4100 Redwood Rd #406
Oakland, CA 94619

Nam June Paik & TV LAB: License to Create

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Charlotte Moorman in Nam June Paik and John Godfrey's Global Groove
Nam June Paik & TV LAB: License to Create logo




Arts & Culture: Animation , Documentary, Dramatic Narrative, Experimental, Fiction, Graphic Design, Information Design, International Film, Mixed Media, Modern Dance , Nonfiction, Photography, Television, Theatrical Movement
Human Development: Education, International Cooperation, Migration, Urban, Youth
Human Rights: Civil Rights, Gender, Indigenous Rights, Race Politics
Information & Media: Communication, Culture, Freedom of Expression, ICT (Information and Computer Technology), Internet, Knowledge, Media, Science
Peace and Conflict: Conflict Resolution
Politics: Activism, Civil Society, Democracy, Ethics & Value Systems, Globalization, Justice and Crime, Law

Project Geography

US: National
International: Asia, Europe, North America, South America

Identity Niches

African American, Asian, Asian American, Caucasian, Jewish, Latino, Religious, Senior/Aging, Student, Women


Raised to date: $230,500.00
Estimate to complete: $519,500.00
Total Estimated Budget: $750,000.00
The budget numbers above are accurate as of 10/02/2012


Post Production

Media Type


Project End Use


Key Personnel

Howard Weinberg

Howard Weinberg helps other documentary filmmakers improve their films and blogs at www.script-doctor.net. An award-winning independent documentary filmmaker (Sports for Sale, First Things First, One Plus One, net.LEARNING); and television journalist (Founding Producer, The MacNeil/Lehrer Report; Executive Producer, Listening to America with Bill Moyers; Producer, CBS Sunday Morning & Sixty Minutes.), he is also an educator who has taught at NYU, Dartmouth and Columbia’s Graduate School of Journalism, where he currently teaches and mentors documentary and video profiles students. The Daily News called the subject of his film Sid at 90 the “undisputed star” of the 2003 New York Jewish Film Festival. Weinberg has hosted and narrated programs including his documentary Ethics in Sports – a CBS Religion Special broadcast nationally. As a talent developer, he discovered Rose Ann Scamardella for WABC-TV's Eyewitness News in New York. He is the longest serving president of The New York Film/Video Council: www.nyfvc.org, a volunteer organization serving the independent media community. His current major project is TV LAB: License to Create – an historical, educational documentary and multimedia website about an innovative period of public television from 1972-1984. More at www.howardweinberg.net.



Outreach/Engagement Plan(s)

At Independent Film Week, Peter Broderick, the West Coast distribution guru, said that my TV LAB project is ideal for distribution over the web with links to where TV LAB programs may be rented, purchased and viewed. With the latest funds, we have begun work on a TV LAB website.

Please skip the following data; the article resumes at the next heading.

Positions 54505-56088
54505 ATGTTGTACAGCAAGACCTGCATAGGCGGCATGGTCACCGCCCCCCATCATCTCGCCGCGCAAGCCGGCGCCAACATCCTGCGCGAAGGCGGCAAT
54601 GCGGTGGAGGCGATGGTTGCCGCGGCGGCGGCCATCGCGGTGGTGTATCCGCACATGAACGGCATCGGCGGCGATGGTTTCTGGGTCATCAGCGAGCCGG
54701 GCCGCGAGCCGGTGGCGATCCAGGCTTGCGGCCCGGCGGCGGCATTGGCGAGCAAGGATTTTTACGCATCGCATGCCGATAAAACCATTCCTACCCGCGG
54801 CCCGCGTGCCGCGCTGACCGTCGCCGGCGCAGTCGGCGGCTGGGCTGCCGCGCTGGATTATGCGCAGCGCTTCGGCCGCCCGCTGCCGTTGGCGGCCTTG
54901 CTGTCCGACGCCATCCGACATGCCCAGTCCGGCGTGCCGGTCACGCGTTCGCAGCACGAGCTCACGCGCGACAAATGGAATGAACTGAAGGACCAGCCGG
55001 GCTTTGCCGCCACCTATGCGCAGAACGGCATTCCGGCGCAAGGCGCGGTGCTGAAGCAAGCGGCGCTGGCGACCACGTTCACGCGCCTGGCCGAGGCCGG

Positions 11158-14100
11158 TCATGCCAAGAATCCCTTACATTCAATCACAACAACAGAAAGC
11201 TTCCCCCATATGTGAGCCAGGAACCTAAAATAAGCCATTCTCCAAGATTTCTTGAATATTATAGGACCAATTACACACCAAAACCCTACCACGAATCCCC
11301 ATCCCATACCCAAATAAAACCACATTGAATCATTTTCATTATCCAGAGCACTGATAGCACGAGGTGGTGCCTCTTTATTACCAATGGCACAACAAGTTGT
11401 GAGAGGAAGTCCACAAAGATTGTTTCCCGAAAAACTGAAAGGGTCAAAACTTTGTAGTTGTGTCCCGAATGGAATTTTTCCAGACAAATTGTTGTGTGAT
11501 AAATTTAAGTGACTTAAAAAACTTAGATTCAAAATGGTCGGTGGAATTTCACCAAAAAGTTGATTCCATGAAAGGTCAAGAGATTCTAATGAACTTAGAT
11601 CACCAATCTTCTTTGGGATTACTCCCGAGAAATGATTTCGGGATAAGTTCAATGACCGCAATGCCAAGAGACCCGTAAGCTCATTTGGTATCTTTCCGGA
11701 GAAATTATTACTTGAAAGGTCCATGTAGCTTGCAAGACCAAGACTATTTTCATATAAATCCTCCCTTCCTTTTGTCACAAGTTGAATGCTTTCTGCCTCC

Educators who teach video history and media arts are a key target audience. The University Film Producers Association would be engaged in using the program.

Preservation groups such as AMIA and IMAP and educators working in the field of preservation, such as NYU’s MIAP are aware of the TV LAB project and have been encouraging. IMAP has discussed cooperation on developing a database of TV LAB programs.

The Paley Center for Media has expressed interest in showing the documentary, holding screenings of TV LAB programs and organizing at least two conferences on the state of television and the role of art on television today.

The Flaherty Film Seminar and INPUT are two annual conferences with historic connections to TV LAB and its filmmakers and artists.

Thirteen/WNET has TV LAB programs in its archive that are unavailable for viewing until they are preserved and transferred. This is a priority. I continue to explore contacts with Thirteen and hope to raise sufficient funds to engage their fuller cooperation.

Just as visual artists today build on art history, this rich archive of TV LAB programs when better known will inspire video and Internet artists to create new work in response to notable TV LAB work. I would like to commission a few such video artists, in cooperation with Electronic Arts Intermix, the Video Data Bank and the Pacific Film Archive, to create new work that could appear on a TV LAB website and travel to event screenings at universities with TV LAB: License to Create.



The ARTS Council of the Southern Finger Lakes$1,500.0006/20/2012
Individual Donors$7,000.0002/23/2012
Small Individual Donors$6,000.0012/29/2008
Howard Weinberg$10,500.0011/24/2008
New York State Council on the Arts$25,000.0001/01/2008
Howard Weinberg$33,000.0007/10/2007
Howard Weinberg$18,000.0009/18/2006
Howard Weinberg$16,000.0002/27/2005
Howard Weinberg$7,000.0005/25/2004
Howard Weinberg$47,500.0010/20/2003
Barbara Wise $5,000.0004/25/1999
Rockefeller Foundation $40,000.0011/20/1998
Nam June Paik $14,000.0009/15/1998


711 West End Ave. #4D-N
New York, NY, 10025-6841

Short Synopsis

"Television can be better than television is", this educational, historical and inspirational documentary about the TV LAB at Thirteen/WNET (1972-1984) reminds us. While the Internet and digital technology allow anyone today to create and distribute video, what is missing is the strong commissioning editor and collaborative atmosphere ofthe TV LAB that nurtured memorable video art, revolutionary documentary, experimental drama and led to extraordinary careers.